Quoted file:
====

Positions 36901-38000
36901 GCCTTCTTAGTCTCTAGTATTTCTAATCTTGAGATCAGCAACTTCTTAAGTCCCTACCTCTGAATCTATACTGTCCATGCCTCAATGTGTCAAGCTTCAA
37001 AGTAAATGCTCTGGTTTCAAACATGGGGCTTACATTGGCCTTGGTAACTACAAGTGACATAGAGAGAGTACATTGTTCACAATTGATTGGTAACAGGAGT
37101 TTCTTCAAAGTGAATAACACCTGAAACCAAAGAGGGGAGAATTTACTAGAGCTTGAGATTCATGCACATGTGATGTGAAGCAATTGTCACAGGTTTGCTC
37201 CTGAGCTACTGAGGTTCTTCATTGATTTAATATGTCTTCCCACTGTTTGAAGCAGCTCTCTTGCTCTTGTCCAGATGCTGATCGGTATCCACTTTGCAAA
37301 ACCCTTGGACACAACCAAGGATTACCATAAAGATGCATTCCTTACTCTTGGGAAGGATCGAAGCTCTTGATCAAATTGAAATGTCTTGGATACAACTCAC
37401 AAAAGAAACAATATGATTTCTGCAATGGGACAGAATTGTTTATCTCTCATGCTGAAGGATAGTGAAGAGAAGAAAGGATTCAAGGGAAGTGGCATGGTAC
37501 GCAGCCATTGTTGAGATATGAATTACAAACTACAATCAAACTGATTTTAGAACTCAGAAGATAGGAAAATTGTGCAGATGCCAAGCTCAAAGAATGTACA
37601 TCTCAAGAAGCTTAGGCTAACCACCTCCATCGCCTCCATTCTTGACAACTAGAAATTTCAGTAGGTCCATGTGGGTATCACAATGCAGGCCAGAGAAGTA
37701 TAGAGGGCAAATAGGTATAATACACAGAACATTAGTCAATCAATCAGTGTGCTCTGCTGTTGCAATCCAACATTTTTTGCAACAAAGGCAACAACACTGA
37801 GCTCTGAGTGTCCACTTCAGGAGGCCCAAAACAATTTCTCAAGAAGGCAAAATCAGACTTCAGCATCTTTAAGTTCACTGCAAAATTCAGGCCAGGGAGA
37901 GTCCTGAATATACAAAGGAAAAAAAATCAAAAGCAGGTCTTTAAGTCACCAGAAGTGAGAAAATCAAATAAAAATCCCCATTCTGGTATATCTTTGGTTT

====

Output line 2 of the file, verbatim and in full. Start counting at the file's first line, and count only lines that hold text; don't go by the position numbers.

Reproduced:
36901 GCCTTCTTAGTCTCTAGTATTTCTAATCTTGAGATCAGCAACTTCTTAAGTCCCTACCTCTGAATCTATACTGTCCATGCCTCAATGTGTCAAGCTTCAA